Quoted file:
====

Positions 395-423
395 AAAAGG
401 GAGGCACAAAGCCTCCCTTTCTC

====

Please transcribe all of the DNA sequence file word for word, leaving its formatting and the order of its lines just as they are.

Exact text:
Positions 395-423
395 AAAAGG
401 GAGGCACAAAGCCTCCCTTTCTC